Modeling speech perception in hidden hearing loss using stochastically undersampled neuronal firing patterns

Authors: Jiayue Liu1, Tobias Overath1
1Department of Psychology and Neuroscience, Duke University, USA

Background: Over the past decade, ‘hidden hearing loss’ – hearing difficulty in noisy environments, seemingly without accompanying audiometric threshold shifts – has inspired a wealth of research, including what and how morphological changes in the auditory periphery might give rise to this phenomenon. For example, the stochastic undersampling model (Lopez-Poveda et al., 2013) suggests that auditory deafferentation, i.e. a loss of afferent information from the auditory periphery, can potentially introduce internal noise in the subsequent auditory processing stages. However, it is hard to quantify percentage of fiber loss using the original stochastic undersampling model.

Methods: Stochastic undersampling models each auditory fiber as a sampler, which samples the input sound at its own stochastic rate, and deafferentation is mimicked by varying the number of samplers.
We added several specifications to improve the validity of the model (Figure 1): we explicitly modeled three different fiber types with high, medium, or low spontaneous firing rates, together with their corresponding rate-level function, and the inclusion of neuronal refractoriness. With respect to signal reconstruction, we applied a sliding window (10 ms) RMS matching of input and reconstructed sound, instead of multiplying the firing train with the input signal.

Figure 1: Schematic of the modified stochastic undersampling model

The Extended Short Time Objective Intelligibility (ESTOI) is a computational index of speech intelligibility based on a weighted temporal-frequency spectrum. In the current study, the ESTOI index was used to estimate the intelligibility of IEEE sentences taken from the UW/NU Corpus.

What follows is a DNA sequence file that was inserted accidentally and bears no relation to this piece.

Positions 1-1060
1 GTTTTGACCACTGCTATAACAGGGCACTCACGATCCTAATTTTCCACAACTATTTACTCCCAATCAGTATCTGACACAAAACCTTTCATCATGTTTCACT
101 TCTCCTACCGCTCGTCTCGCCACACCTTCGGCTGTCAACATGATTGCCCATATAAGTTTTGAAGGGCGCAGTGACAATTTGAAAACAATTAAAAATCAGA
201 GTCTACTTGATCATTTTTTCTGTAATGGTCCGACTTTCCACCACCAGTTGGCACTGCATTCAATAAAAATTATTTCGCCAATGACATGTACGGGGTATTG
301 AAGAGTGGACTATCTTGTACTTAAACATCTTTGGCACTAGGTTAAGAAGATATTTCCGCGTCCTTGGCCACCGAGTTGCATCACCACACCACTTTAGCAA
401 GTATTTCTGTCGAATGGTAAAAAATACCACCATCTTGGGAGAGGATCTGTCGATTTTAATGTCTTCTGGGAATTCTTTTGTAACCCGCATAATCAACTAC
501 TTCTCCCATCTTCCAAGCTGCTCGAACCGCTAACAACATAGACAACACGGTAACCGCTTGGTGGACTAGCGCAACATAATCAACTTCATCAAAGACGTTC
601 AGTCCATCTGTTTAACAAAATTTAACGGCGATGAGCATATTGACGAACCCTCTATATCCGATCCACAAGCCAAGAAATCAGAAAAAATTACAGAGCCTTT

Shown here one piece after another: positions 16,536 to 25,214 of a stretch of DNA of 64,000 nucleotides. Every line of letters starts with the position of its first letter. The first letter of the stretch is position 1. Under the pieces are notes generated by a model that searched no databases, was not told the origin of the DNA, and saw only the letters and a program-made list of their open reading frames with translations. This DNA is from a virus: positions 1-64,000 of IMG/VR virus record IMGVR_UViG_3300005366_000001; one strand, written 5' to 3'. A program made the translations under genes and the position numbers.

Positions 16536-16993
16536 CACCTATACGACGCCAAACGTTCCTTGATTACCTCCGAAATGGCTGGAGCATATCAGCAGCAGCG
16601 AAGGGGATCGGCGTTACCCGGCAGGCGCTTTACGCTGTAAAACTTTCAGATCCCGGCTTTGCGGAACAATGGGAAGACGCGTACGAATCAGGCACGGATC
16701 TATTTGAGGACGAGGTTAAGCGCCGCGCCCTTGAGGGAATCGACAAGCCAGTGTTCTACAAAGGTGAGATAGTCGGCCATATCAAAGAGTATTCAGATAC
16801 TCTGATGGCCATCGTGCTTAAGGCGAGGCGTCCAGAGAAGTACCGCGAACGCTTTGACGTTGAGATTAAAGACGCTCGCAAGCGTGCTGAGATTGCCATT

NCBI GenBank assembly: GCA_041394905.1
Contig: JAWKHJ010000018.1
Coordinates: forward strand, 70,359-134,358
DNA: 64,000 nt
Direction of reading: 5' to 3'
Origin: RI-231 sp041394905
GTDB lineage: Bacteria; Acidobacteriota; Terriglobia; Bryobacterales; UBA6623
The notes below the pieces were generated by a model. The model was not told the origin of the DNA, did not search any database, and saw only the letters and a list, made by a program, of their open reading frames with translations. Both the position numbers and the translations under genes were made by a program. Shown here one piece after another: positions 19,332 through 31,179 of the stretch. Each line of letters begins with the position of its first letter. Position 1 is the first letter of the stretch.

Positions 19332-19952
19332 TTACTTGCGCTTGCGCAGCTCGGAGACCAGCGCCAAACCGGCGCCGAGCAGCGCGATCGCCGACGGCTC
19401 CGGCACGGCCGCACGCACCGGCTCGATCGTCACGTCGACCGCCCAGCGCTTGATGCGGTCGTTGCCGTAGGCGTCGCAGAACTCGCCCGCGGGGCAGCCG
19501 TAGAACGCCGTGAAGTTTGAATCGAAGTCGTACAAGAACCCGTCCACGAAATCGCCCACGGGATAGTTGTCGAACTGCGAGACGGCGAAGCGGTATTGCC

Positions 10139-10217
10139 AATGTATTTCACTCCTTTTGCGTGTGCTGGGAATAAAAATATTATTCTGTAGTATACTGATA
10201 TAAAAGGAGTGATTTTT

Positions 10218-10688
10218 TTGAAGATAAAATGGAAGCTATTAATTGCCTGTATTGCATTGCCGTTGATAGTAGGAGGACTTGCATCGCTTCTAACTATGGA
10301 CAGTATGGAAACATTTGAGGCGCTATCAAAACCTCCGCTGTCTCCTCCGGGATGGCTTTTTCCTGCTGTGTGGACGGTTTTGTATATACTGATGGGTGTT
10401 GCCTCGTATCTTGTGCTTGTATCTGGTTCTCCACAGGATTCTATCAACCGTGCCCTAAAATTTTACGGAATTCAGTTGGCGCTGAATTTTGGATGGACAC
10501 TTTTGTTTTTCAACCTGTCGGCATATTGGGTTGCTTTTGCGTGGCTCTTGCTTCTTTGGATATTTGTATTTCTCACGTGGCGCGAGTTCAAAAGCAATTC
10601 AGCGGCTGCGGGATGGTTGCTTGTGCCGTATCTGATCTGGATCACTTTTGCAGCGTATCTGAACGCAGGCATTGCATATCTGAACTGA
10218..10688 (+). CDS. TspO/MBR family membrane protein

Results:

Figure 2: Predicted speech intelligibility using ESTOI.

Figure 2 shows the predicted performance difference (with respect to the input signal) of hearing speech in noise with various levels of auditory fiber loss, simulated using the stochastic undersampling model. While the ESTOI decreases with SNR, this effect increases as a function of fiber loss (RM-ANOVA Number of fibers X SNR interaction, F(6,294) = 321.69, p < .05).

Conclusions: Our updated and improved stochastic undersampling model introduces more specifications for auditory nerve fibers, and the ESTOI simulation result is consistent with previous studies predicting speech perception with hidden hearing loss (e.g. Oxenham, 2016).

 

    • Based on our model, we conclude that the speech perception is impaired with auditory fiber loss, and it is more impaired when the relative noise level is high, and when the fiber loss is severe. Additionally, with only moderate level of auditory nerve fiber loss, the speech perception is not largely affected (in Fig. 2, comparing the slope of ESTOI difference from 100% to 10% and the slope from 10% to 1%). You are welcome!